The survey also showed very strong 89 percent support for “better controls on arms coming into their country”. Country results of those in support were as follows: Brazil, 96; Guatemala, 94; India, 93; Canada, 92; Britain, 85; and South Africa, 73 percent.

Almost one third of Guatemalan and South African respondents said their families had been affected by gun crime (30 percent and 28 percent respectively). In both Britain and Canada, six in every ten people thought it was too easy to obtain a gun in their country and more than five out of ten South Africans also agreed.

“This research provides grassroots evidence that people in both developed and developing countries want much stronger arms controls to protect themselves and those in other countries,” said Rebecca Peters, Director of IANSA. “With nearly two in three people worried about becoming a victim of armed violence, the international community is clearly calling for action. When governments meet next week at the UN, they must agree on tougher arms controls to stop weapons falling into the wrong hands.”

The research showed that 91 percent of people in Brazil thought that obtaining a gun was too easy and the same number that gun proliferation was a main reason for fear in the country. In Guatemala, 77 percent thought getting a gun was too easy and 87 percent said the easy availability of weapons was a main reason for fear.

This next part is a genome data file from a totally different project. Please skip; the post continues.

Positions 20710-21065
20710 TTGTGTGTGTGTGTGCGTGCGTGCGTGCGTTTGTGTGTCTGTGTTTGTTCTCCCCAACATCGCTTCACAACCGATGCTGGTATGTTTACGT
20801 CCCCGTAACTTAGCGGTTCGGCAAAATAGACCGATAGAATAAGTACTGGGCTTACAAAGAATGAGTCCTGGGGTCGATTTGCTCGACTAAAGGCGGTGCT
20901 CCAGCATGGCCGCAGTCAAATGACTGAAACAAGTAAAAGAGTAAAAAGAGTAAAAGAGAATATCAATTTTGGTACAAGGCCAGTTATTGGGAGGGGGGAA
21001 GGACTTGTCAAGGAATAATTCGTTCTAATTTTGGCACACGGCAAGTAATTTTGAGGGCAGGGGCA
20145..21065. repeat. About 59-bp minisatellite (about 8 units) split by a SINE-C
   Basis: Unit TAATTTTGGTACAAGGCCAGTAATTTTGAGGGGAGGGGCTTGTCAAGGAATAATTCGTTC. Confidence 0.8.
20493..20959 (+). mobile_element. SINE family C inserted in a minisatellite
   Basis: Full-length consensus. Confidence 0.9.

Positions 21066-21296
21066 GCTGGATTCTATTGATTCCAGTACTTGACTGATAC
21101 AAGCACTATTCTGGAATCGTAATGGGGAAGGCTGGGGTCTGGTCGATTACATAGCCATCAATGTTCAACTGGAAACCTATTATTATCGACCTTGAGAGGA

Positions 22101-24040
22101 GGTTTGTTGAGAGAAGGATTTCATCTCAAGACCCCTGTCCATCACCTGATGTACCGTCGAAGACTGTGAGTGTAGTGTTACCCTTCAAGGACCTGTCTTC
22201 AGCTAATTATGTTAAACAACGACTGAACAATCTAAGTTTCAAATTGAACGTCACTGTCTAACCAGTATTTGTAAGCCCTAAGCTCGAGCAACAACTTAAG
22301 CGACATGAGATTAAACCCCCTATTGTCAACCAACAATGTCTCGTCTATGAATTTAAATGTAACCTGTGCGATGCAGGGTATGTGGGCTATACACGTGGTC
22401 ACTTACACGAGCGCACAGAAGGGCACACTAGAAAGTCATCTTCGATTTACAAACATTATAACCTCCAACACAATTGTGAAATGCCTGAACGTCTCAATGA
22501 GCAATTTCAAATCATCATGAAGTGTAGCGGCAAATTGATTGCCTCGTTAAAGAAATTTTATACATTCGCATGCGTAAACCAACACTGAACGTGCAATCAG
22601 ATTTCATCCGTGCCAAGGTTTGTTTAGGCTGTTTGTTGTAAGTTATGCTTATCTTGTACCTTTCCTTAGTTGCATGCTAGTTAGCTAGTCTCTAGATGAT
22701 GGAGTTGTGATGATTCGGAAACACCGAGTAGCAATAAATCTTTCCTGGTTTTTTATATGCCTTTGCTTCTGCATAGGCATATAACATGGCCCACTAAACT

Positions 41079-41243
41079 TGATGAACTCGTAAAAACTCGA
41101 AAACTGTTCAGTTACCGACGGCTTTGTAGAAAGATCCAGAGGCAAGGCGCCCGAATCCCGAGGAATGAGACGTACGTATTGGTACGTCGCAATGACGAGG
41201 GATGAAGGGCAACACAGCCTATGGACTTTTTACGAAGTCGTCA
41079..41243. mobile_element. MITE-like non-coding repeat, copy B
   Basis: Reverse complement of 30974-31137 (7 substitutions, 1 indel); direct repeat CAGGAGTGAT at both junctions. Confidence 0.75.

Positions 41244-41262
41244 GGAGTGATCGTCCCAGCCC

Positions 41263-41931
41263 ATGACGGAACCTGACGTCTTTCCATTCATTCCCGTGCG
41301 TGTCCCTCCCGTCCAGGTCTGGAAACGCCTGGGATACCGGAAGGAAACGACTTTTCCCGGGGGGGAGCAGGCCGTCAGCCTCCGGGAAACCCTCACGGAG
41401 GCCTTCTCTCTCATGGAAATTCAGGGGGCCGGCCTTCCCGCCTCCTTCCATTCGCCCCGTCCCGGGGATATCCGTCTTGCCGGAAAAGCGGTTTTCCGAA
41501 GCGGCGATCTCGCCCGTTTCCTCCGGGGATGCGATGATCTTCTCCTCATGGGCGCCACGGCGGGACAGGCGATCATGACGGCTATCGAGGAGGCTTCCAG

© Scoop Media

 
 
 
World Headlines

 

Gordon Campbell: Is This Guy The World’s Most Dangerous Thirtysomething?

Saudi Arabia has long been regarded as a pillar of stability in the Middle East, and is the essential caterer to the West’s fossil fuel needs. It is also the country that gave us Osama Bin Laden, al Qaeda, and 15 of the 19 terrorists who carried out the 9/11 attacks... More>>

ALSO:

Non-Binding Postal Vote: Australia Says Yes To Same Sex Marriage

Binoy Kampmark: Out of 150 federal seats, 133 registered affirmative totals in returning their response to the question “Should the law be changed to allow same-sex couples to marry?”. More>>

ALSO:

Bonn Climate Change Conference: Protecting Health In Small Island States

The vision is that, by 2030, all Small Island Developing States will have health systems that are resilient to climate change and countries around the world will be reducing their carbon emissions both to protect the most vulnerable from climate risks and deliver large health benefits in carbon-emitting countries. More>>

ALSO:

Camp Shut Down: Refugees Must Be Rescued From Manus

On 31st October 2017, the detention centre on Manus Island in which the Australian Government has been holding more than 700 refugees was closed, leaving those living there in a desperate situation. More>>

ALSO:

EARLIER:

Rohingya Muslims Massacred: Restrictions On Aid Put 1000s At Risk

Amnesty: The Myanmar authorities’ restrictions on international aid in Rakhine state is putting tens of thousands of lives at risk in a region where mainly Rohingya people are already suffering horrific abuses from a disproportionate military campaign. More>>

ALSO:

 
 
 
 
 
 
  • Pacific.Scoop
  • Cafe Pacific
  • PMC